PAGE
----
As I mentioned before, I screwed up the drawer height measurement. Blum slides require additional clearance versus my original side-mount design so the drawers needed to be less tall. Dang.
After some pondering, it occurred to me I would need to partially dismantle the desk to screw the slides into the plywood bottom of the desk interior. Whoops. After some measurement and penciling, the drawer slides were installed and the desk back together!
The red oak sides of the desktop were nailed into the interior fiberboard and plywood with 2” brads.
I wanted to make the cord management area accessible, but without visible hardware. I settled on a door design. I chiseled out a bit of wood on the bottom of the backpiece and added hinges. Although not pictured, I added a magnetic cabinet touch catch, which would allow for the door to open/close as needed.
After mounting the Blum hardware, the drawers were in and looking good!
I wanted the front of the desk to be clean, without hardware or obvious drawers. I ripped a 3/4″ strip for the top to cover the edge of the melamine top, which left a board I would cut into three drawer fronts. Joining these to the drawers was relatively simple. I used a hot glue technique I had seen performed successfully on YouTube: (1) drill countersunk holes into the inside of the drawer, (2) apply 2-3 big globs of hot glue onto the inside of the drawer front, (3) press drawer front onto drawer while drawer is closed, (4) wait, (5) pull open drawer gently and clamp, (6) screw into drawer front from inside drawer.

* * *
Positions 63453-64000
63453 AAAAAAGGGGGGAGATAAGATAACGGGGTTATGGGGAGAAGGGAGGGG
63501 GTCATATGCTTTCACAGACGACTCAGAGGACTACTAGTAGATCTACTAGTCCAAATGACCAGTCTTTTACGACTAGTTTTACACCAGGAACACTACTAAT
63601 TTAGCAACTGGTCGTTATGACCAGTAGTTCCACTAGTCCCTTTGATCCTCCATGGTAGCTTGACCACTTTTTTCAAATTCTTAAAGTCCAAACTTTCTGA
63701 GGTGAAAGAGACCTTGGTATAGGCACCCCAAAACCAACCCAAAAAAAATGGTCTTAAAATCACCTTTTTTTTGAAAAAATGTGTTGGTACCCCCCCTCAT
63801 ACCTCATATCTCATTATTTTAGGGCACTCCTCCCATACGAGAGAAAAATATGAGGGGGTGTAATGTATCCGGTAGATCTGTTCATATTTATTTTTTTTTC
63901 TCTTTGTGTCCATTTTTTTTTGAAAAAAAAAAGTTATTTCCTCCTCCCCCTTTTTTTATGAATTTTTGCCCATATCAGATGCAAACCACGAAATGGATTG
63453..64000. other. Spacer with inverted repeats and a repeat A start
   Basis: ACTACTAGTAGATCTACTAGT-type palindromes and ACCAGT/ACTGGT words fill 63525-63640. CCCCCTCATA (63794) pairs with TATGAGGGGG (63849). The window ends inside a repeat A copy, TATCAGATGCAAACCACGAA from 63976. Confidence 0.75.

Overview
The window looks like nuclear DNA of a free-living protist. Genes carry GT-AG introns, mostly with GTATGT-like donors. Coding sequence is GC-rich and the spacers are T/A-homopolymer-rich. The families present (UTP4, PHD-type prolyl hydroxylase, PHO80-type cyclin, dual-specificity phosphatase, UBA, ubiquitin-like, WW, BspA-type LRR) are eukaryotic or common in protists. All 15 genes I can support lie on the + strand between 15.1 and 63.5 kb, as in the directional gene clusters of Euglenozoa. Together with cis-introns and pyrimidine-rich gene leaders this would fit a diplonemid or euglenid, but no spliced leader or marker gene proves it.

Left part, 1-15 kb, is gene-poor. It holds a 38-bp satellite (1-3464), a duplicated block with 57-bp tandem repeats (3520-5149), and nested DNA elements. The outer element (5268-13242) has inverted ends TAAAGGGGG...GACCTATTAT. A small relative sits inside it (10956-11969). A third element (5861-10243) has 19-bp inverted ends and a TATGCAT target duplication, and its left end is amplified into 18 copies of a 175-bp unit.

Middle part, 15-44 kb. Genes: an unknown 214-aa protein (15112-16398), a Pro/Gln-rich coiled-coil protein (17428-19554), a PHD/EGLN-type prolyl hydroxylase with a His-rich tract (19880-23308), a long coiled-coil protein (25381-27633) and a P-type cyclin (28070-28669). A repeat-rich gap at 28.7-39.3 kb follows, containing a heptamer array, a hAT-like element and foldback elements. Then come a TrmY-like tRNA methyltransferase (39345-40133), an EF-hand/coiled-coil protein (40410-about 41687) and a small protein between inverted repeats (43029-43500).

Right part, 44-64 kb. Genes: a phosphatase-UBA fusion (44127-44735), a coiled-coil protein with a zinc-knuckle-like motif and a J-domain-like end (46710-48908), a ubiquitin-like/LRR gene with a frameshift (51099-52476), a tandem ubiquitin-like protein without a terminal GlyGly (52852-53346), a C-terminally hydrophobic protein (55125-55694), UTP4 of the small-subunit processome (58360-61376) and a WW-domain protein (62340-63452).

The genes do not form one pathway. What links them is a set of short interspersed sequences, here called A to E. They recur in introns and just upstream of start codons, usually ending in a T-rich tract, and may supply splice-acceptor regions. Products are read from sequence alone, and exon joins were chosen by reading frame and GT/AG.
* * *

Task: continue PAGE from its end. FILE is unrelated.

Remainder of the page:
Finishing: Paint / Assembly
The cutoffs from the bullnose shelves turned hutch uprights needed primer and paint. For maximum authenticity, I used Montana Black paints in 100% Cyan, 100% Magenta, 100% Yellow, and Shock Black. Melamine’s smooth texture takes the high-quality paint well and looks great.
After securing the painted uprights to the middle shelf with nails, I glued up the hutch with two jumbo 6-foot pipe clamps. In retrospect, I should have used four pipe clamps for this, but two was serviceable due to the dominos used.
In order to make moving the desk upstairs easier, I decided to join the hutch to the desktop with four dowels and without glue.
Finishing: Danish Oil
I applied one coat of Watco Golden Oak Danish Oil and two coats of Minwax Tung Oil finish, wetsanding the final coat with 600 grit wet/dry sandpaper. I would suggest using only Danish Oil. The tung oil seemed to muddy up the finish and was significantly more difficult to buff out. It seemed to get sticky and difficult, but perhaps I applied it incorrectly. Your results may vary.
The final step of finishing was to apply some Howard Feed-n-Wax and polish with 0000 steel wool. This left the red oak real smooth.
It finally was time to use the Pretty Pegs legs (#legday).
I joined these to the plywood bottom with some hardwood cleats from Everything-Modern on Etsy. I wanted to use something with a bit more strength than the typical metal hardware that comes with legs from online retailers. Additionally, these would allow for a nice, rakish angle to the legs. I opted for ‘splayed’, meaning angled left-to-right and front-to-back. This angle would play well the angled sides of the hutch.
Once the legs were attached, it was time to flip the desk, attach the hutch and call it a day!
A few small details are still to come. Stay tuned for an in-depth desk reveal.